The cost of construction in the Middle East is set to pick up in 2019 after a period of stagnation, according to new research.

Global professional services firm Turner & Townsend said improving commodity prices will shore up fresh investment and development activity in the region.

Its International Construction Market Survey 2019 revealed that the previously stagnant construction markets of Muscat and Riyadh are showing signs of awakening due to improved oil revenues and economic diversification programmes.

It added that the price of construction in the UAE will rise 2 percent this year, up from 1.5 percent during 2018. 

The report noted that market confidence in the UAE is being buoyed by significant projects in Dubai and large-scale infrastructure investment in Abu Dhabi.

It added that Riyadh is expected to see the greatest construction cost inflation in the Middle East in 2019 at 5 percent – outstripping the average global construction cost inflation of 4.1 percent forecast for this year. 

This comes as a number of major, mixed-use projects start on site, including Al Widyan, supported by ongoing works to King Abdulla Financial District and coupled with the recent government stimulus package to develop the entertainment sector.

The cost of building in the Middle East is still lagging considerably behind other key locations in the global rankings. After a 1 percent fall in construction prices during 2018, Muscat sits 44th in the league table, with an average cost of construction equivalent to just a third of that in New York City.

Globally, San Francisco has overtaken New York as the most expensive city in which to build worldwide, followed by London, Zurich and Hong Kong.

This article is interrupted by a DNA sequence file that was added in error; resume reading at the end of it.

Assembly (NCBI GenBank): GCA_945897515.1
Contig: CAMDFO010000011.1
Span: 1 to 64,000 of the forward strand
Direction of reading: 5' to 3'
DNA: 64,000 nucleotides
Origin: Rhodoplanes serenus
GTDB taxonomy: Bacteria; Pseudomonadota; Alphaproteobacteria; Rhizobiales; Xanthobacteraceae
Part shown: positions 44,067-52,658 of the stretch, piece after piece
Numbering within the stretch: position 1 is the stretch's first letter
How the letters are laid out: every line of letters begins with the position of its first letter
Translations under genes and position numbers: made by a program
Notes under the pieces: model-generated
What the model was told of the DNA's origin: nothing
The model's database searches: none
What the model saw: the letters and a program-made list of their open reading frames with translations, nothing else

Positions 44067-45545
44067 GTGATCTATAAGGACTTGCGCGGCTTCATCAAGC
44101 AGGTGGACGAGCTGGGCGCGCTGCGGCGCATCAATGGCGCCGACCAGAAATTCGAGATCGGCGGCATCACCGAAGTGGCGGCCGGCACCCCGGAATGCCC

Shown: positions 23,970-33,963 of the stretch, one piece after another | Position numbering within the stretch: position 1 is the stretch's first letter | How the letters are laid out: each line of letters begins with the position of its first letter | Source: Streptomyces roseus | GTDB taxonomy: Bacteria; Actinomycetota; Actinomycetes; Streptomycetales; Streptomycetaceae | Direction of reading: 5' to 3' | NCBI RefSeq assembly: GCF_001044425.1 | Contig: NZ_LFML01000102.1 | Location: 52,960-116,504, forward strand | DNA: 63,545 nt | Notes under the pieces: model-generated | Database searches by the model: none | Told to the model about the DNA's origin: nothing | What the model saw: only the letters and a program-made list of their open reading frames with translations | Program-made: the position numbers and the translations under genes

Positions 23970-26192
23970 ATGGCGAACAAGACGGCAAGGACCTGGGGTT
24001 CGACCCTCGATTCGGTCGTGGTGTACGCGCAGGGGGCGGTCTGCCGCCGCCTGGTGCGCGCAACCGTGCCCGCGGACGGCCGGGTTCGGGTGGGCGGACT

Overall, two-thirds of the markets surveyed by Turner & Townsend reported a labour skills shortage, but the muted levels of construction demand in the Middle East in recent years means the crisis isn’t yet being felt as acutely as in other global markets. 

It said the UAE is in balance while Muscat and Riyadh are two of only five markets worldwide to report a surplus of construction trade labour.

Adam Ralph, director and head of real estate, Middle East at Turner & Townsend, said: “The rallying of oil prices in the short-term has provided fresh impetus and opportunities in the region, but ultimately it is diversification of the economic base away from oil and gas that is set to be the key driver of construction demand across the Middle East in the long term.

“Government-backed infrastructure projects and economic development programmes are starting to invigorate the construction market and attract strong private sector investment, such as the Duqm Special Economic Zone and related $2.6bn freight railway line in Oman. After charting a relatively flat course, activity levels in the region are beginning to show some promise.

“The mood in the sector may be cautiously optimistic, but it also comes with a healthy dose of realism. In the UAE particularly, investment is re-aligning towards more viable projects in contrast to some of the more outlandish proposals mooted in recent years. With the climate increasingly cost-sensitive, driving innovation and better performance on projects will be key to managing risk effectively and delivering attractive investment returns.”

Globally, the report highlighted a strong construction market, with 28 percent of markets surveyed classed as ‘hot’ or ‘overheating’.

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